The provincial government has no plans for a wolf cull or a bounty in B.C., despite concerns in the cattle industry and among some First Nations that the predator population is out of control.
A draft management plan released Wednesday estimates there are 8,500 grey wolves in B.C. now, compared with 8,100 in 1991.
There are areas where the predator populations are at historic highs, but the increase is largely attributed to a recoloniza-tion by wolves of areas where they were wiped out in the last century, such as the Kootenay and Thompson regions.
And it found that the number of wolves being hunted annually has increased significantly in recent years.
The draft plan is a balanced approach, said Natural Resources Minister Steve Thomson.
"The issue does generate a lot of emotion, a lot of public feeling and response on all sides," he said in a telephone interview. "There are many who feel we are not taking enough action; there are others who feel that any approach would put populations at risk."
The plan takes a region-specific approach to managing conflicts, he said.
"This plan will provide a foundation and a science-based approach that will help us make those management decisions in the future," Thomson said.
The report makes nine recommendations, most of them focused on improving data collection and tracking of both wolf numbers and wolf kills.
The province should implement a two-zone management strategy that addresses livestock depredation with hunting and trapping, it suggests, and implement a low-cost species licence for wolves that will improve tracking of the hunt.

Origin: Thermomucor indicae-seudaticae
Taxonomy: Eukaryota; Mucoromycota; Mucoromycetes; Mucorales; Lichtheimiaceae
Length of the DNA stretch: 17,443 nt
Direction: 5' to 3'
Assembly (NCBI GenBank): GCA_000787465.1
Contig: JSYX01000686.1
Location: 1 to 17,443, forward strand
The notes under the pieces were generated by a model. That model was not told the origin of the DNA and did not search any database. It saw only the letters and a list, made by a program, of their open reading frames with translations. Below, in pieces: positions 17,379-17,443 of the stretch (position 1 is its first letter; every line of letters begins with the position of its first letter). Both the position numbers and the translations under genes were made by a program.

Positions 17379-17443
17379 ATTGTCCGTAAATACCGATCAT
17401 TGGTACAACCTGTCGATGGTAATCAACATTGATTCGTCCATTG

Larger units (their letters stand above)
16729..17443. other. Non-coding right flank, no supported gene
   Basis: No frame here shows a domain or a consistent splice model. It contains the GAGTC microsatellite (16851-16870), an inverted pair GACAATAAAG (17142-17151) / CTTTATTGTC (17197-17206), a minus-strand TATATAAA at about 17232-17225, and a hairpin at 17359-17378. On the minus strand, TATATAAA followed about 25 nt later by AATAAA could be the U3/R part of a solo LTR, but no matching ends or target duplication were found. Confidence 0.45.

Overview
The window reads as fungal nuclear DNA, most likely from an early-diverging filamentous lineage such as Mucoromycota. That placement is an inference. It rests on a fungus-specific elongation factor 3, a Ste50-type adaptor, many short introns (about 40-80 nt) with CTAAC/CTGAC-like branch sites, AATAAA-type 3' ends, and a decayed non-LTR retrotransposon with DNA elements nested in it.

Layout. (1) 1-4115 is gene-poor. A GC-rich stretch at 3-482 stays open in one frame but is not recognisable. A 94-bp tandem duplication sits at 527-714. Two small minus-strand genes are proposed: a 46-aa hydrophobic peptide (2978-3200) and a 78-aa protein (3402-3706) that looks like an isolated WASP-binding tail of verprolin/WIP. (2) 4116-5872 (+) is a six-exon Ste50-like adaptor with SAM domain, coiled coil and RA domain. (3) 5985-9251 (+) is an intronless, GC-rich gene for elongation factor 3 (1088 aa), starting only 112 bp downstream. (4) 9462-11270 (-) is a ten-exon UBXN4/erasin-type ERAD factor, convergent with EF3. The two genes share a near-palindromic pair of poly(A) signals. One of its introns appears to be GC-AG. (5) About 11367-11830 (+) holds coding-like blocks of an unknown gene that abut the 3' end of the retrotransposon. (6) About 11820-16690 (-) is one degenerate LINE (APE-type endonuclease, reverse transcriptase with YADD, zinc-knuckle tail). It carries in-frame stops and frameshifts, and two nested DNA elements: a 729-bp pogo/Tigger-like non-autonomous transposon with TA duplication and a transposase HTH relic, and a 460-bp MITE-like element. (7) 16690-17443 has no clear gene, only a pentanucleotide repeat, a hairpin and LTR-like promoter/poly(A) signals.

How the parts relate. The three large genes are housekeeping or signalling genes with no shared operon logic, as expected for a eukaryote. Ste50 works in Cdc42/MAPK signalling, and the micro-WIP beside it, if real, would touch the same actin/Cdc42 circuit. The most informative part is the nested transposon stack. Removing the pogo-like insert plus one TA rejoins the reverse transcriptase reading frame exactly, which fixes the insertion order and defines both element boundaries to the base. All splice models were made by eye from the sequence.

"Wolves have a troubled history with western society, and systematic persecution has led to their extirpation in the regions of their historical range associated with the highest densities of people," said the plan.
"The species attracts a highly polarized debate between those who see wolves as emblematic of B.C.'s wilderness heritage and those who see them as a threat to game species, agricultural interests and human safety."
It suggested only that the province investigate a statistical model that would help officials make decisions about potential for pack culls in the future.
The B.C. Cattlemen's Association and several First Nations groups in the Chilcotin region have expressed concern that wolves are taking an unsustainable toll on cattle and endangered caribou populations.
Last year, the province lifted bag limits in one of the hardest-hit areas, the Chilcotin, and kept the hunting season open. The management plan recommends no change to those measures.
Members of the public are invited to comment on the plan until Dec. 5, and then a final plan will be formed.
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